This Country Profile provides a basic overview of the legal history and institutional structures of Japan (Nihon-koku/Nippon-koku), based on research produced by GlobaLex at NYU Law School and the Library of Congress. Under Japan’s Constitution, Islamic law (sharīʿa or fiqh) has no legal status.
Japan is an island chain located in East Asia. It is east of the Korean Peninsula, and is bounded by the Sea of Japan, North Pacific Ocean, East China Sea, and Philippine Sea. The capital of Japan is Tokyo, which is the largest city in the world by population. While Japan does not have an official language, its national language is Japanese. Additionally, another eleven regional languages are recognized by the Japanese government. The country’s population in 2017 was approximately 126.5 million. Japan is a predominantly Shinto/Buddhist country, with about 79% of the population Shinto and 67% Buddhist (many adherents to Shintoism and Buddhism practice both, thus the large percentages).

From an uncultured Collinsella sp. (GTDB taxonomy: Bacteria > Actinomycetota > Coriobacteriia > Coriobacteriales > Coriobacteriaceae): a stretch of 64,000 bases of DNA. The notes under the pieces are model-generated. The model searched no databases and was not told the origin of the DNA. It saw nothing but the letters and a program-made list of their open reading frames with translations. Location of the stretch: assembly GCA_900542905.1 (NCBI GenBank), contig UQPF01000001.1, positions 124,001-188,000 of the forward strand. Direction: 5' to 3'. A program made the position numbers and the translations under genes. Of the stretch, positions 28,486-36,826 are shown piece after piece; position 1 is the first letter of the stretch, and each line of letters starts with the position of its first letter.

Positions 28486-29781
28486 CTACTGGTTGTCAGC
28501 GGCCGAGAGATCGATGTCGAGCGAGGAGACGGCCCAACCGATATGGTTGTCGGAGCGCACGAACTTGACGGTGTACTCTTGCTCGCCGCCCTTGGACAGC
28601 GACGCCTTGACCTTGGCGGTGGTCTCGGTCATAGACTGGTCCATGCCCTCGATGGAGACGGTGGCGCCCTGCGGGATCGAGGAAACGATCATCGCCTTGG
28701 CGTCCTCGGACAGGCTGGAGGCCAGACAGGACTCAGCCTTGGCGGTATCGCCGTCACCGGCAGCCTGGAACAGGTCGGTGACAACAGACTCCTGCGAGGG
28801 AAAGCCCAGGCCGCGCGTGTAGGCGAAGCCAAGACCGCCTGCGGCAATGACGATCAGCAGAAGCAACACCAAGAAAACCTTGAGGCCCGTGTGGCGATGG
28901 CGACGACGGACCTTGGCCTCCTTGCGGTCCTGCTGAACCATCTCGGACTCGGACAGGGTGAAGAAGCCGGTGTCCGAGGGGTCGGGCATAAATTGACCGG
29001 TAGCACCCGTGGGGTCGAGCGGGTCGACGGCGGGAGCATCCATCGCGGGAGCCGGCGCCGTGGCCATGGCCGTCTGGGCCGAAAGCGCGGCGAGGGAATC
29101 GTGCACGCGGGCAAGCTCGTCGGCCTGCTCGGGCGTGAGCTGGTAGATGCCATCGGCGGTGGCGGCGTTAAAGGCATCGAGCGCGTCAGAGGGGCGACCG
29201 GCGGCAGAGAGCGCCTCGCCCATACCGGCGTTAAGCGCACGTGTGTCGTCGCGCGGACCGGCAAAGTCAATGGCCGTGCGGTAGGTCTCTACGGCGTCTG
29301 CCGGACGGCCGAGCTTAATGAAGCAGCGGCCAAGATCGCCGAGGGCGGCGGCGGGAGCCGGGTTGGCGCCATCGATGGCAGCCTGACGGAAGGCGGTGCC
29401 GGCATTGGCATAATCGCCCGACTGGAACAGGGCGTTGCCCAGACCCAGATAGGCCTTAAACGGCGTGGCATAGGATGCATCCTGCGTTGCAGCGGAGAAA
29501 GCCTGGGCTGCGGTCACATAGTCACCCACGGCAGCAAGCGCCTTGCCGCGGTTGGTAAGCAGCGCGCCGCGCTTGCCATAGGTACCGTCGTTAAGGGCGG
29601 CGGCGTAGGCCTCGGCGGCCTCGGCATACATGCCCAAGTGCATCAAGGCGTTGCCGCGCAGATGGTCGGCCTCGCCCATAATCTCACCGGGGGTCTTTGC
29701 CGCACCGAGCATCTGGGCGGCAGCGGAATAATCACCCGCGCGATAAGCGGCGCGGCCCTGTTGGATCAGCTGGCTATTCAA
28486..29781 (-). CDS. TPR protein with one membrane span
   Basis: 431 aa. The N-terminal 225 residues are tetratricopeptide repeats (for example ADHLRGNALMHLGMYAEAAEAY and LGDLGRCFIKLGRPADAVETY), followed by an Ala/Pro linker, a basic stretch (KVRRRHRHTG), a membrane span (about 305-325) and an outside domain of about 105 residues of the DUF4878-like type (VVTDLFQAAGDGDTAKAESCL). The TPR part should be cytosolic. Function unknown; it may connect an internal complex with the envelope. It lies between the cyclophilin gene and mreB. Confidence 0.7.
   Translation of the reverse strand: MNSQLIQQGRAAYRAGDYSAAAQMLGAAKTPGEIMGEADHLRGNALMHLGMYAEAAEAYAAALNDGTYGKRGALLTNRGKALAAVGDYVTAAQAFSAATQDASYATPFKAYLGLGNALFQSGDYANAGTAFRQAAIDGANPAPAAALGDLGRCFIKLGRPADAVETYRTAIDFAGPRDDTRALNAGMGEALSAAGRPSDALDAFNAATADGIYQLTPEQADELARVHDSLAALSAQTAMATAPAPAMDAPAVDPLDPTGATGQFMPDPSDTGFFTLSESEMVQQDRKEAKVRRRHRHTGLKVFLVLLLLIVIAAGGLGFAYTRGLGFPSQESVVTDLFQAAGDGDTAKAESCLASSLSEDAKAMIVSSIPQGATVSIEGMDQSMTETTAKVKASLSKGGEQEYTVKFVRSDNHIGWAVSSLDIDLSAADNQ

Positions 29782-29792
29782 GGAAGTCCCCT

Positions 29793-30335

Constitution & Legal Structure
Japan is referred to as a parliamentary constitutional monarchy, where sovereignty lies with the people and officials are elected through a democratic process. The current system of government in Japan was put into place after WWII and the 1947 Constitution was adopted. The system of government is based on principles of separation and checks and balances and has three branches: legislative, executive, and judicial. The legislative branch resides in the National Diet and is the only law-making body in Japan. There are two chambers of parliament: House of Councilors Upper Diet (Sangi-In) and House of Representatives Lower Diet (Shūgi-In). Japanese politics encompasses the multi-party system. The executive branch is composed of the various ministries and the prime minister. In the aftermath of WWII, Japan was forbidden from building a military ever again. Furthermore, although Japan’s emperor continues to have a public role, his current status as a figure head also dates to the 1947 Constitution. Lastly, judicial power is vested in a four tier court system: summary courts, family courts, district courts, and high courts. Each has a unique purpose and is tiered in its level of importance, with the high courts having the ultimate say in a ruling. The legal system in Japan is a civil law system based on the German model; the system also reflects Anglo-American influence and Japanese tradition.
Constitutional Status of Islamic Law
Islamic law has no constitutional status in Japan. . . .